Programming Live minus CAD.

  • Filter
  • Time
  • Show
Clear All
new posts

  • Programming Live minus CAD.

    Good evening,
    I am programming a part live without a CAD model and wanted to use auto features but, its not working out so good. I am sure its user error as I am used to having a CAD all the time, whether I am on the machine or not. So, how do I use auto features without the model?

  • #2
    I've never used them, and I write all of my programs just as you describe. I touch off the appropriate surfaces, and "edit", "override guess" when necessary.


    • Darrollh
      Darrollh commented
      Editing a comment
      Really! I love the auto features. Its so so so much easier to program with. All I have to click on a surface, click the feature and it will put all the like features into the routine! Works like a champ with Clearance Cube. Now I just need to be able to auto features on a live part without CAD.

    • acgarcia
      acgarcia commented
      Editing a comment
      Do you have a print? Type in the nominals in the auto feature window and make sure your ijk s are correct.

  • #3
    If you browse the help file, it'll tell you how to do this. Off the top of my head for a circle, you need three hits on a planar surface and then three hits inside the bore.


    • #4
      Auto features were designed for sheet metal, bear that in mind. If you're 'teaching' them, the first thing it wants to know is surface (sheet face) vector.

      However, I'd just type them in, when I train people I dedicate quite a bit of time to defining auto features from print (it's great for getting people thinking about xyz's and ijk's).

      Applications Engineer
      Hexagon UK


      • KIRBSTER269
        KIRBSTER269 commented
        Editing a comment
        B a m !!!!!!

    • #5
      Bring up the auto feature window, then manually touch the features with the probe and the numbers will generate. Then you can change nominals, number of hits, etc. The number of manual hits you need to take depends on the feature type. For example, a circle needs three hits on the surface, then 3 inside the hole. You'll have to look in the help file for the others. Or if you know what your xyz and ijk values are, just type them in manually.


      • #6
        Try to Set all your Z's To "0" , after your alignment of course. That way your X's and Y's are the numbers you have to punch in from your print. With your Z's set to 0, you can adjust your depth in your auto features, and of course your IJK's try to keep them square, unless of course angled planes and holes. Then you got to make your adjustments there. I know on this forum, in a galaxy far, far, away. Someone had some Excel thingy that they put on here to help you figure the IJK's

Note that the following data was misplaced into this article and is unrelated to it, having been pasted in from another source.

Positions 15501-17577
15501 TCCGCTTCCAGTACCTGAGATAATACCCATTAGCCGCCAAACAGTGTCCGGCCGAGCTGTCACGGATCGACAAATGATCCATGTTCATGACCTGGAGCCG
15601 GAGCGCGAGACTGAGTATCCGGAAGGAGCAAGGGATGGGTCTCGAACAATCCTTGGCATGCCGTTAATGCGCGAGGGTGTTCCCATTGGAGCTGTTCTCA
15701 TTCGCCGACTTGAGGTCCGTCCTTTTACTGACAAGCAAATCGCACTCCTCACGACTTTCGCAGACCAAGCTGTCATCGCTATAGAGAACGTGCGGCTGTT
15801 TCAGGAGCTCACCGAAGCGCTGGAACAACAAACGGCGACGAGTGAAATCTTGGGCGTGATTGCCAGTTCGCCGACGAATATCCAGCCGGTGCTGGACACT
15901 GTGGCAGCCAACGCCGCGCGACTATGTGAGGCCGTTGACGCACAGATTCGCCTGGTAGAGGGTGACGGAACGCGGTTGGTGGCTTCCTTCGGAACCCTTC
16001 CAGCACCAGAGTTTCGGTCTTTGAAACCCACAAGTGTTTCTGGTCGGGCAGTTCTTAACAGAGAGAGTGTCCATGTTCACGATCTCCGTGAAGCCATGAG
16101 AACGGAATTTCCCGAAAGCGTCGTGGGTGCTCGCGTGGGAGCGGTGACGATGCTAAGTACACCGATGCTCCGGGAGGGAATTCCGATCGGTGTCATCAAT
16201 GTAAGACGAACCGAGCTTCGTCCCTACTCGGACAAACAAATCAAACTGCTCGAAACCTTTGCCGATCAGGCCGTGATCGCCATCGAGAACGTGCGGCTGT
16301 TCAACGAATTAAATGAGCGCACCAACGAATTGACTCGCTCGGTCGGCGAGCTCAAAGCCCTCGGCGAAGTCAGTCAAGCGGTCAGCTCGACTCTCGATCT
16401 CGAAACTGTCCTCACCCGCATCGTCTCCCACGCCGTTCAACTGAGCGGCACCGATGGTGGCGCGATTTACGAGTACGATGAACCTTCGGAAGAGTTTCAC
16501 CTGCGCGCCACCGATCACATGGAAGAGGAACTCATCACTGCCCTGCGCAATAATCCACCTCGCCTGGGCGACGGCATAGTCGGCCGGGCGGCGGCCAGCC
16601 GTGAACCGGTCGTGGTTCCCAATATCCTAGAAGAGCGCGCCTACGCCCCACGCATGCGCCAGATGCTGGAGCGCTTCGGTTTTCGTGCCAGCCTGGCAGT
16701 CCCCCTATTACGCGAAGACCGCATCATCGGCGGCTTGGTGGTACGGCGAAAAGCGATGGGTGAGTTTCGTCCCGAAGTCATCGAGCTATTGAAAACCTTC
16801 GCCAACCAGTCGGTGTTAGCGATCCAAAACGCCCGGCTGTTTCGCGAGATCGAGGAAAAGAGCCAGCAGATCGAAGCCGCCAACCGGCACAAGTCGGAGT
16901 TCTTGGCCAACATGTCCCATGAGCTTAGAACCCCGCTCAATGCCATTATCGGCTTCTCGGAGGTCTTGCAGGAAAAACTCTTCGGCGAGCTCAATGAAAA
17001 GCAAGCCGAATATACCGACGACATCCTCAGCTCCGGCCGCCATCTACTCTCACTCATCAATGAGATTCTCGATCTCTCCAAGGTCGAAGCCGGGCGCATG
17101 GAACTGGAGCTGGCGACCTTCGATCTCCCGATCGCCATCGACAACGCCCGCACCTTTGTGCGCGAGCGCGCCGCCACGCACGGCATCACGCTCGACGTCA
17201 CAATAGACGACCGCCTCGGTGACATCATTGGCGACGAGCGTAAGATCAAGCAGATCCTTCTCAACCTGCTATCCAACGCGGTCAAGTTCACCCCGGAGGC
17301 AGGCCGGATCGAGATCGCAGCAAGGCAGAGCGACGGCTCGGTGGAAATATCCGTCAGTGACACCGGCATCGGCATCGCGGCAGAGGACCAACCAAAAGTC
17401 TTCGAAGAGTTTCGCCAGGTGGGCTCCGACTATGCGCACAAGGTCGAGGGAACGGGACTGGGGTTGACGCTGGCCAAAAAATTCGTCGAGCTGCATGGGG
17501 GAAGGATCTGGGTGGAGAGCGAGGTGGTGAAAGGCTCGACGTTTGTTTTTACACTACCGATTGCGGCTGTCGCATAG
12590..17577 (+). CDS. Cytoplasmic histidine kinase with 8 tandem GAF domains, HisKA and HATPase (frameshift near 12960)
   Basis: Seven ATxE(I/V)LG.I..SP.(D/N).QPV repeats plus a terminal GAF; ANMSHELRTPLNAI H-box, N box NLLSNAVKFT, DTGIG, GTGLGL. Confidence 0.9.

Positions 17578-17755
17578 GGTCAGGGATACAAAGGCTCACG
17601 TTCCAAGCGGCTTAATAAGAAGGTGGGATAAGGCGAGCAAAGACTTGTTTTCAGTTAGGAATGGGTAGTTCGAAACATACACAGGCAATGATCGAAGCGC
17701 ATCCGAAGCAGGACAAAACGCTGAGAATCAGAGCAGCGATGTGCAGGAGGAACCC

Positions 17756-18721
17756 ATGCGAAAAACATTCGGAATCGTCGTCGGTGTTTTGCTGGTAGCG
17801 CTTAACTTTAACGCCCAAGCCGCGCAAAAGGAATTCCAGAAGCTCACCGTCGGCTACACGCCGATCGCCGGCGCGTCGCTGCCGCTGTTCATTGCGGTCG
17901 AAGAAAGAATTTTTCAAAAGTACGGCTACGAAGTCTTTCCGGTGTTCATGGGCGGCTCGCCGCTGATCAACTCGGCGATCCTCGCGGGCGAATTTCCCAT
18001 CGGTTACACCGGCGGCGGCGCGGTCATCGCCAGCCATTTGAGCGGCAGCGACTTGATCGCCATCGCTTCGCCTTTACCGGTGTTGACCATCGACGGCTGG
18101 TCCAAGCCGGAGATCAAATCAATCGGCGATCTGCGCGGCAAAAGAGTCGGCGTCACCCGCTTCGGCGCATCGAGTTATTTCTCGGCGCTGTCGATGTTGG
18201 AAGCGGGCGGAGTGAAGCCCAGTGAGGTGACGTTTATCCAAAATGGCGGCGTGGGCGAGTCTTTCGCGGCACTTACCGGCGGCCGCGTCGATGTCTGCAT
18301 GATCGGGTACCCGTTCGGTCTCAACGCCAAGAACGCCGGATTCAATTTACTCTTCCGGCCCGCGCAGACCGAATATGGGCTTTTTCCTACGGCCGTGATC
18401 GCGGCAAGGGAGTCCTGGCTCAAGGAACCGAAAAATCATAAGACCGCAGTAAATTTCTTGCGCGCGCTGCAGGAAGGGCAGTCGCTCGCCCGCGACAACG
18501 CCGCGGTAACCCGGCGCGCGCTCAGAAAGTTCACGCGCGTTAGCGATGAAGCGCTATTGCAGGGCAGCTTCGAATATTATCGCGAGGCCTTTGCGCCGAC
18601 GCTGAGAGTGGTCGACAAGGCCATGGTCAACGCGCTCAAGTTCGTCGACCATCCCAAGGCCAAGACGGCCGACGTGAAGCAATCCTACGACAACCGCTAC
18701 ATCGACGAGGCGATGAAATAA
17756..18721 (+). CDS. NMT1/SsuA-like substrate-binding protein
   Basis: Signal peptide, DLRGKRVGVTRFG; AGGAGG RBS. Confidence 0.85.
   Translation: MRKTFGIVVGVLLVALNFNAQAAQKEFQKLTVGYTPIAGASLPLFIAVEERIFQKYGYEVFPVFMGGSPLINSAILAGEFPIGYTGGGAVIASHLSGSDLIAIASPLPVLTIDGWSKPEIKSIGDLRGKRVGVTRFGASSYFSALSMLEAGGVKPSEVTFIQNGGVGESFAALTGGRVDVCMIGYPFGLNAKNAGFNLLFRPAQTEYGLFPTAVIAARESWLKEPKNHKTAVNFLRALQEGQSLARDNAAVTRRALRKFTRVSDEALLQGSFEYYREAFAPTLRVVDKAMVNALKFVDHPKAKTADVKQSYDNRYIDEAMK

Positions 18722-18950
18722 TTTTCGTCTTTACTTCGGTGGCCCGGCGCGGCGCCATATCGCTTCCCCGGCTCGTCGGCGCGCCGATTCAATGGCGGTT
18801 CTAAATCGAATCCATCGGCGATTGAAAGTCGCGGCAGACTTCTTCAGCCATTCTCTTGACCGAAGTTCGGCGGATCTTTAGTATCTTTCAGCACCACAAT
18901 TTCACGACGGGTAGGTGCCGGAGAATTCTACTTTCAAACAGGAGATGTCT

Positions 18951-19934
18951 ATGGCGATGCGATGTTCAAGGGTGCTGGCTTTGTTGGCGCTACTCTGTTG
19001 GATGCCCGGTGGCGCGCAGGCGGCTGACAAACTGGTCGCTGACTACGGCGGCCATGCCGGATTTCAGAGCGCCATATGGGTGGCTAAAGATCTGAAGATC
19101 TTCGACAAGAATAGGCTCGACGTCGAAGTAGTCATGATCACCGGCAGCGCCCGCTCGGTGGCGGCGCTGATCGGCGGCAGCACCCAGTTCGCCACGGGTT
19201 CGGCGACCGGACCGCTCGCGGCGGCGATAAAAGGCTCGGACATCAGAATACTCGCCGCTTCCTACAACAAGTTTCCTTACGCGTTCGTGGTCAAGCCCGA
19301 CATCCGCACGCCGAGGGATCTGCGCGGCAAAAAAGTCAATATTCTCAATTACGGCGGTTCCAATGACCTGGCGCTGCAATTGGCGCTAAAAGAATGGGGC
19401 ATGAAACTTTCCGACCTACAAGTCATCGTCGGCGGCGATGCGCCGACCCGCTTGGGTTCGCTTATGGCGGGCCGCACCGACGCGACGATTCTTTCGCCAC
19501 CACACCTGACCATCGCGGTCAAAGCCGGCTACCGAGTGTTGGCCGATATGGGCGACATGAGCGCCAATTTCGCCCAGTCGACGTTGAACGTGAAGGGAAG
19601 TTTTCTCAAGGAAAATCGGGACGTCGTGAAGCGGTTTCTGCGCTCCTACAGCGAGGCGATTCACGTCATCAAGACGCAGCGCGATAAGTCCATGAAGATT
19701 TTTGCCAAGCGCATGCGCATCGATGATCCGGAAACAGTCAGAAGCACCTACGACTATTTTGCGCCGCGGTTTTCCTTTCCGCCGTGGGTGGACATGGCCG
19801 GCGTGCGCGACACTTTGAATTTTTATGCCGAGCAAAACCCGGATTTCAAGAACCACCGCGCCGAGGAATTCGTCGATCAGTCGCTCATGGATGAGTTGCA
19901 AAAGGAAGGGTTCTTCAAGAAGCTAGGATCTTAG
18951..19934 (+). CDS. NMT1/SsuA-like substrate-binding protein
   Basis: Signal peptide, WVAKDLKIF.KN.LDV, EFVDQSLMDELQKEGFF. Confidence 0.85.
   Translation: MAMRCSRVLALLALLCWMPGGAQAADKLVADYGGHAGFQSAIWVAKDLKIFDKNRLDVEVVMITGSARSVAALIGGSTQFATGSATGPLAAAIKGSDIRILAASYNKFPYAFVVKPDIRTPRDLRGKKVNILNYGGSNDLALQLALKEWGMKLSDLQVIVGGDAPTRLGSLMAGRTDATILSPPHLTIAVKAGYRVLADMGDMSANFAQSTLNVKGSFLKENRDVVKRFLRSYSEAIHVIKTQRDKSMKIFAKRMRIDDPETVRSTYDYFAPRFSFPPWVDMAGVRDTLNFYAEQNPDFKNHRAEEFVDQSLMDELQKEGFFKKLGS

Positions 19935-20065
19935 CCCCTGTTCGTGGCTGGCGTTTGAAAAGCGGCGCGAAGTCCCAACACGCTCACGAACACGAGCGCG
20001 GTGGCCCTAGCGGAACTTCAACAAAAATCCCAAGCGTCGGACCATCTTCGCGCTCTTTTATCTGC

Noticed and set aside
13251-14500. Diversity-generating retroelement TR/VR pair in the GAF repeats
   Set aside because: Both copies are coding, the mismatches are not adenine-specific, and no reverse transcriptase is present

(In Memory of my Loving wife, "Ronda" who I lost March 7, 2016. I love you baby.)
        They say "Nobody's Perfect." I must be Nobody.


      • #7
        And by the time you do all this it was probably less work to annoy someone to just ask for the CAD.... There's always a CAD somewhere, you just need to ask the right person....


        • #8
          Make sure some garbage is turned off like avoidance moves, sample hits, and the depth is set to zero.


          • sealevel
            sealevel commented
            Editing a comment
            ^ ^ ^ ^ this. Once the garbage is tossed, your mind tells you to close your eyes and the feature is made like easy pizza. CAD is just a topping.
            (well, might need a drawing)

        • #9
          I've got tens of thousands of programming hours without cad both online and offline (mainly offline though). What's hanging you up? The name of the game usually is building alignments, lots of alignments to get you where you need to be (or doing a ton of trig to figure out vectors). Unfortunately for me, cad is just not an option a lot of the time.
          The attached image is abour 46 inches long, 900 or so characteristics.
          Last edited by 2013_junkie; 06-12-2019, 10:53 AM.


          • mckenzie
            mckenzie commented
            Editing a comment
            our customers have the cad. its what the prints are based off of but they will only give us the prints to make the parts from. especially fun when the dims are rounded to 2 place decimal for general tolerance. trying to guess which dims are rounded and which are actual 2 place dims is fun especially if the tol is +/-.005 and the dim is rounded from .125 to .13 for example

          • Schlag
            Schlag commented
            Editing a comment
            So you get a print and they program the CNC by hand all old school ?

          • mckenzie
            mckenzie commented
            Editing a comment
            I get a print create a cad model from the print and the guys on the floor use the in house cad to program the cnc. or its a part we made years ago that has no cad so they keep making changes to the original program as the revs update.

        • #10
          Yea man, the F-18 parts (ge engine parts) we make, print was made on 7-1-75, by hand, hence no model....So when I asked GE directly for the model the said no, we don't have models for legacy programs. its the same way for all of our stuff that goes to the F-16, Lancer Bomber, MD Helicopters, Cfm (we do have it for the new Cfm Leap tho), the list goes on. And yes, our mill programmers either program with no cad, or they will make bits and pcs of a model to get them through it.
          Cad hasn't always been around, and its definetly not necessary.


          • #11
            The cargo plane we were making -- CAD as you mentioned it's definitely not necessary, but them Air Force anal retentives wanted to see some CAD crap. We got some Russians and early Unigraphics releases and somehow built it (with a few supplemental ETCH-A-SKETCH dwgs and cocktail napkins)
            The good ol' days!


            Related Topics